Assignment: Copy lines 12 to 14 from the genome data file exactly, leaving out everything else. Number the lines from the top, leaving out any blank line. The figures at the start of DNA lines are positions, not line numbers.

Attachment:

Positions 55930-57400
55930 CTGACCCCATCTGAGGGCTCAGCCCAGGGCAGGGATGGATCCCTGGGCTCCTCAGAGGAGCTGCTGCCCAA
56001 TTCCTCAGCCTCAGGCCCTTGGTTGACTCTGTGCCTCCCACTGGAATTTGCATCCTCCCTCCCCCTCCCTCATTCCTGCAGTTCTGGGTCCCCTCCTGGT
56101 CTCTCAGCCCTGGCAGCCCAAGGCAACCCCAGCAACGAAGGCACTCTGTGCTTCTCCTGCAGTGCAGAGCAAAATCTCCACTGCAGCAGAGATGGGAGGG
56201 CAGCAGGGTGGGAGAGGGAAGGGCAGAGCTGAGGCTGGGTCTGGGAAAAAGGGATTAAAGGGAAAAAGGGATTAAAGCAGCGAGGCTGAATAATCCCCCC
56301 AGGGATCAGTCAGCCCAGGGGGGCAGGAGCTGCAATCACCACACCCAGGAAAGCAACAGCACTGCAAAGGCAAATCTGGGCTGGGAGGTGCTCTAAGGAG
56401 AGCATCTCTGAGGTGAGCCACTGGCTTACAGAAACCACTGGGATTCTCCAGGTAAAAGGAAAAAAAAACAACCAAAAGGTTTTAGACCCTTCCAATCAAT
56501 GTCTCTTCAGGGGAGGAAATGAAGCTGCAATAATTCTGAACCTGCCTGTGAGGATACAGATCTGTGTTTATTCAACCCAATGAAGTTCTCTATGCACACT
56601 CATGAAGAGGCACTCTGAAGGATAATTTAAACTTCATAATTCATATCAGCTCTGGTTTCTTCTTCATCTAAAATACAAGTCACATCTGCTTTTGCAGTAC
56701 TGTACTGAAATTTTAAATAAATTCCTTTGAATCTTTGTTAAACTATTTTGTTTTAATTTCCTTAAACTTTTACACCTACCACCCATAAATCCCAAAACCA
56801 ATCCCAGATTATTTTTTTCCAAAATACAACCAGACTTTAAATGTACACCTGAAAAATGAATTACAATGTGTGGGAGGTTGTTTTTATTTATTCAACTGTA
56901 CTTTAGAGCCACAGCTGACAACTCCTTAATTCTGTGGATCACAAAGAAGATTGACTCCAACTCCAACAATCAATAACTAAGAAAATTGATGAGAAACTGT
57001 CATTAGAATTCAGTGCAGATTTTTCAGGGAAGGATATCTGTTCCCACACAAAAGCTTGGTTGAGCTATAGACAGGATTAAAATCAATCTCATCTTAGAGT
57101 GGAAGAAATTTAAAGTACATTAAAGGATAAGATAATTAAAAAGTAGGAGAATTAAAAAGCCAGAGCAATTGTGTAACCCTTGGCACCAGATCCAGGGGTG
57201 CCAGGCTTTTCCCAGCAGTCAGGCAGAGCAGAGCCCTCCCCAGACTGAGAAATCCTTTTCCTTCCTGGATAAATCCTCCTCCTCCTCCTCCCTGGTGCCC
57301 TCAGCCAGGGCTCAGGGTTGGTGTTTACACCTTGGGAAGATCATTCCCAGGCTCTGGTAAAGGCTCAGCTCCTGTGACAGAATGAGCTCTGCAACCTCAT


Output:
56901 CTTTAGAGCCACAGCTGACAACTCCTTAATTCTGTGGATCACAAAGAAGATTGACTCCAACTCCAACAATCAATAACTAAGAAAATTGATGAGAAACTGT
57001 CATTAGAATTCAGTGCAGATTTTTCAGGGAAGGATATCTGTTCCCACACAAAAGCTTGGTTGAGCTATAGACAGGATTAAAATCAATCTCATCTTAGAGT
57101 GGAAGAAATTTAAAGTACATTAAAGGATAAGATAATTAAAAAGTAGGAGAATTAAAAAGCCAGAGCAATTGTGTAACCCTTGGCACCAGATCCAGGGGTG